Sunday, March 13, 2011

De-Fund Public Broadcasting

I like to watch PBS every now and then, when they have a good symphony, or a Fleetwood Mac reunion, or a Roy Orbison concert -- stuff like that. I was channel surfing last night, and I stopped to watch a music program on KCTS. At the bottom of the screen, they were running a crawler that said, "Congress to vote on de-funding public broadcasting. Call your congressman." Since I'm a good little do-bee, I decided to write (not call) my congressman:
Dear Congressman Larsen,

Support for public broadcasting comes in part from mandatory contributions from taxpayers like me. Which article of The Constitution gives government the authority to do that? I can find no such authority. Please de-fund public broadcasting.

If PBS and NPR want to run a non-profit, non-commercial broadcasting system with voluntary support from various politically active organizations such as the Tides Foundation, the Ford Foundation, the Bill and Melinda Gates Foundation, and with voluntary support from various corporations and with voluntary contributions from viewers like you, then I'm fine with that.

If public broadcasting were to run programming that is consistent with my interests and core values, I might even voluntarily divert a portion of my own hard-earned income from other charitable causes. In light of recent events, however, I now know that public broadcasting is not consistent with my core values. Nevertheless, the IRS siphons a portion of my earnings out of every paycheck for public broadcasting. I am not at liberty to decide for myself. Please de-fund public broadcasting.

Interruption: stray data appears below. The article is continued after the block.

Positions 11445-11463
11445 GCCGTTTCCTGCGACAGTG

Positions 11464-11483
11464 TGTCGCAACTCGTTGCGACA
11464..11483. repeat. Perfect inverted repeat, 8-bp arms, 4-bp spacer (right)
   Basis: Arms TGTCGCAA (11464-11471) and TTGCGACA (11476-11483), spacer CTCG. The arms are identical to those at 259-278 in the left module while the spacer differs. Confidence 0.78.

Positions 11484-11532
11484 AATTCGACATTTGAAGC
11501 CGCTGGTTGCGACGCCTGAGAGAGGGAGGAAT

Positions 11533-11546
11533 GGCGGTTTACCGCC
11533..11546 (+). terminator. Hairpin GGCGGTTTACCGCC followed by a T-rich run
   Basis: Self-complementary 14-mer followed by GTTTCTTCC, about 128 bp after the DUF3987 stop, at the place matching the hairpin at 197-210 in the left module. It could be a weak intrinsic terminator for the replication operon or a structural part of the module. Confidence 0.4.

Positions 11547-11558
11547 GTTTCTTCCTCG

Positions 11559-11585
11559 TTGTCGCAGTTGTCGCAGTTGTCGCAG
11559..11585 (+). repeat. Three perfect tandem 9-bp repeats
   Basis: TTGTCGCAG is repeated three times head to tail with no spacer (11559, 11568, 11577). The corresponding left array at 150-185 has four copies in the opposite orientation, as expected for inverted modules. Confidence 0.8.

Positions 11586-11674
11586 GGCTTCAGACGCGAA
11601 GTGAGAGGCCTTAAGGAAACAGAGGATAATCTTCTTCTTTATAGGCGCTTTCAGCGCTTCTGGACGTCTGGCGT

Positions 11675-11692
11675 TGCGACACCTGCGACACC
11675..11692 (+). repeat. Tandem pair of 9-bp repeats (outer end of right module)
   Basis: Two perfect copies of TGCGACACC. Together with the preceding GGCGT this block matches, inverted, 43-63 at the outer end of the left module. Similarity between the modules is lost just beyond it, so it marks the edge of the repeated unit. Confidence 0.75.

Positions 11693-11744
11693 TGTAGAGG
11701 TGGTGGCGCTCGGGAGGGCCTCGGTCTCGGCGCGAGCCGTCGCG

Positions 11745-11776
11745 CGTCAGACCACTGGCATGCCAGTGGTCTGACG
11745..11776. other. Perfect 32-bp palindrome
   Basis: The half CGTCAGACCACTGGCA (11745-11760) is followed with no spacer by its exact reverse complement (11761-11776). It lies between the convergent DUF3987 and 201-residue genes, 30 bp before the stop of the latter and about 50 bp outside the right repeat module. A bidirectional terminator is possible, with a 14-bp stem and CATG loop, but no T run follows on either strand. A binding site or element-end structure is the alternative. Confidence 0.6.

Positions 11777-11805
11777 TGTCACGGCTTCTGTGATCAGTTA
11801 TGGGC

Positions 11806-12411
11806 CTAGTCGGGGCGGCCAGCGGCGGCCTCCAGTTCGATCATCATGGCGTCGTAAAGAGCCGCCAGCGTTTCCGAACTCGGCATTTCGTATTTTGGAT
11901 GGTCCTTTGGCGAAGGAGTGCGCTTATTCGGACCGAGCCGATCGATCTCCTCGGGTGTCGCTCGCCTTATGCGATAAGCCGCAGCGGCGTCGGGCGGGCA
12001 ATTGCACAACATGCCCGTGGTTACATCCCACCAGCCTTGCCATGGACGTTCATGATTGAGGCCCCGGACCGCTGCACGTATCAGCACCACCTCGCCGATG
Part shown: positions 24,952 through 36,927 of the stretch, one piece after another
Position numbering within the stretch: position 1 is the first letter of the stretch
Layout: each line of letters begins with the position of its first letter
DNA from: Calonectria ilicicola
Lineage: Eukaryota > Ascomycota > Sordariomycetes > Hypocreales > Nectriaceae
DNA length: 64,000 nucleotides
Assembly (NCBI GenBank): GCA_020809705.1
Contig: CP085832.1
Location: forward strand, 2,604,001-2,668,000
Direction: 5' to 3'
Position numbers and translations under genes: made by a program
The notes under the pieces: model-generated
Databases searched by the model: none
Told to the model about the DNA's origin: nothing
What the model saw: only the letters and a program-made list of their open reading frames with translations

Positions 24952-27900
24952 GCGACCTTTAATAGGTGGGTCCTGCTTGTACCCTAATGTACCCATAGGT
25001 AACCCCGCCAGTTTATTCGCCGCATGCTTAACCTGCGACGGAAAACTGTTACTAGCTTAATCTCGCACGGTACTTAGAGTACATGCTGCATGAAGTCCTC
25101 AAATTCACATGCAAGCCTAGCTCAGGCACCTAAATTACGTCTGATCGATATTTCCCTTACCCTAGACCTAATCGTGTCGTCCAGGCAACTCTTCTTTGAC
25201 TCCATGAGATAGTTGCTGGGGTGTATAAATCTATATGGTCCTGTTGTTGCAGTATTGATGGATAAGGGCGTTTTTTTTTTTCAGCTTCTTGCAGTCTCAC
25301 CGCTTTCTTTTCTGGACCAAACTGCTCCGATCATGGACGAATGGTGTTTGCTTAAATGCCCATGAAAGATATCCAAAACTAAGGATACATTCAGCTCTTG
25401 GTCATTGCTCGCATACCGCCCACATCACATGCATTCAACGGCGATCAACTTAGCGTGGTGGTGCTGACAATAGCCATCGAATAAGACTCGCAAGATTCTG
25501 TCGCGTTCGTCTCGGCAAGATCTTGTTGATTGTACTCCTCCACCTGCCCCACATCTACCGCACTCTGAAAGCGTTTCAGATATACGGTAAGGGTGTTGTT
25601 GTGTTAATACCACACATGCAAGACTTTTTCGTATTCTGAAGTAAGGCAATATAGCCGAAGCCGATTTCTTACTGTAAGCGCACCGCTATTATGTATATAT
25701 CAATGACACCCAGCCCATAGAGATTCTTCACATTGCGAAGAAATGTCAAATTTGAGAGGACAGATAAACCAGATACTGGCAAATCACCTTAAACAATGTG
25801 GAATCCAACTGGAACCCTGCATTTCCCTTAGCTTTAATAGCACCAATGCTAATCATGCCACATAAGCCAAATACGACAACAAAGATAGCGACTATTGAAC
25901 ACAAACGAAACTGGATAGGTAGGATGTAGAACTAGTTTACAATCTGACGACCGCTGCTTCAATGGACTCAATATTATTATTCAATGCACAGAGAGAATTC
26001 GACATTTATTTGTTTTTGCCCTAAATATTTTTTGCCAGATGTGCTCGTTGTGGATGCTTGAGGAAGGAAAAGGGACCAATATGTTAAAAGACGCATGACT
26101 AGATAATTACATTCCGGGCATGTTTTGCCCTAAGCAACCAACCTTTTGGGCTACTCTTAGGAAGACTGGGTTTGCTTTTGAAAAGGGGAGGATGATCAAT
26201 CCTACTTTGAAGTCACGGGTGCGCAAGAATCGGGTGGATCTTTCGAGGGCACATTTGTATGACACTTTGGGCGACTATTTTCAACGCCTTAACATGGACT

The "recent events" that I mentioned in my letter refer to a "sting" operation in which James O'Keefe recorded video of NPR CEO Ron Schiller making derogatory remarks about conservatives and the tea party movement (among other things), and posted it on the Internet. The video attracted widespread attention, and Mr. Schiller was relieved of his duties at NPR.

In the interest of fairness, I will link to this article, which is quite critical of the James O'Keefe video that brought down NPR CEO Ron Schiller. However, after all is said and analyzed, this article does not exonerate Schiller so much as it slimes James O'Keefe. I am not a big fan of O'Keefe's tactics, but I think we deserve to know what the leaders of organizations receiving public funds really think.

In the end, the question isn't whether public broadcasting is a worthy cause; it is whether government has the constitutional authority to subsidize it. If we really want it, then we'll voluntarily pay for it out of our own pockets, not someone else's.

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